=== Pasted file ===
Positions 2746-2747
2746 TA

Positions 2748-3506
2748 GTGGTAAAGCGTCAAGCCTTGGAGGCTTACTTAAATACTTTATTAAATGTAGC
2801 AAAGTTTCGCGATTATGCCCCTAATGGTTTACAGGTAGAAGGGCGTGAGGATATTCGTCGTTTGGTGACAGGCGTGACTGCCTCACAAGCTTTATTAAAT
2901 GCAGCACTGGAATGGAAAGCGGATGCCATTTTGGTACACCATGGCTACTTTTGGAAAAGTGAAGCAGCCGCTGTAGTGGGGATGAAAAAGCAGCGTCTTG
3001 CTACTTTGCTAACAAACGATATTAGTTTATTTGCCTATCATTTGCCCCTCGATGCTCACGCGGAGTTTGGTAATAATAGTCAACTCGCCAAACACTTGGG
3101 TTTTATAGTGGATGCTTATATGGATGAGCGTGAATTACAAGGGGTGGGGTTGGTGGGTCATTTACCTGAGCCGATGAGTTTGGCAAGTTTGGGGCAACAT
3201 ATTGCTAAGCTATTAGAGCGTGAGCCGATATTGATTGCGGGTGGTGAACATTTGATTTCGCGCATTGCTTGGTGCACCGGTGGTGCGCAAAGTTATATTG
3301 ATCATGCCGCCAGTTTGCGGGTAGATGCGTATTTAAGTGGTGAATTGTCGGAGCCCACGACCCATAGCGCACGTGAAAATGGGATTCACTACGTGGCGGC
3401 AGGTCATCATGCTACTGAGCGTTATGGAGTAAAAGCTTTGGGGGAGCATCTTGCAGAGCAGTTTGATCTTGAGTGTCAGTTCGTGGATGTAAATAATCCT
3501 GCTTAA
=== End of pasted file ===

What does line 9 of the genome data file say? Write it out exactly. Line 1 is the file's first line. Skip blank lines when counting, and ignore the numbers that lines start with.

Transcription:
3201 ATTGCTAAGCTATTAGAGCGTGAGCCGATATTGATTGCGGGTGGTGAACATTTGATTTCGCGCATTGCTTGGTGCACCGGTGGTGCGCAAAGTTATATTG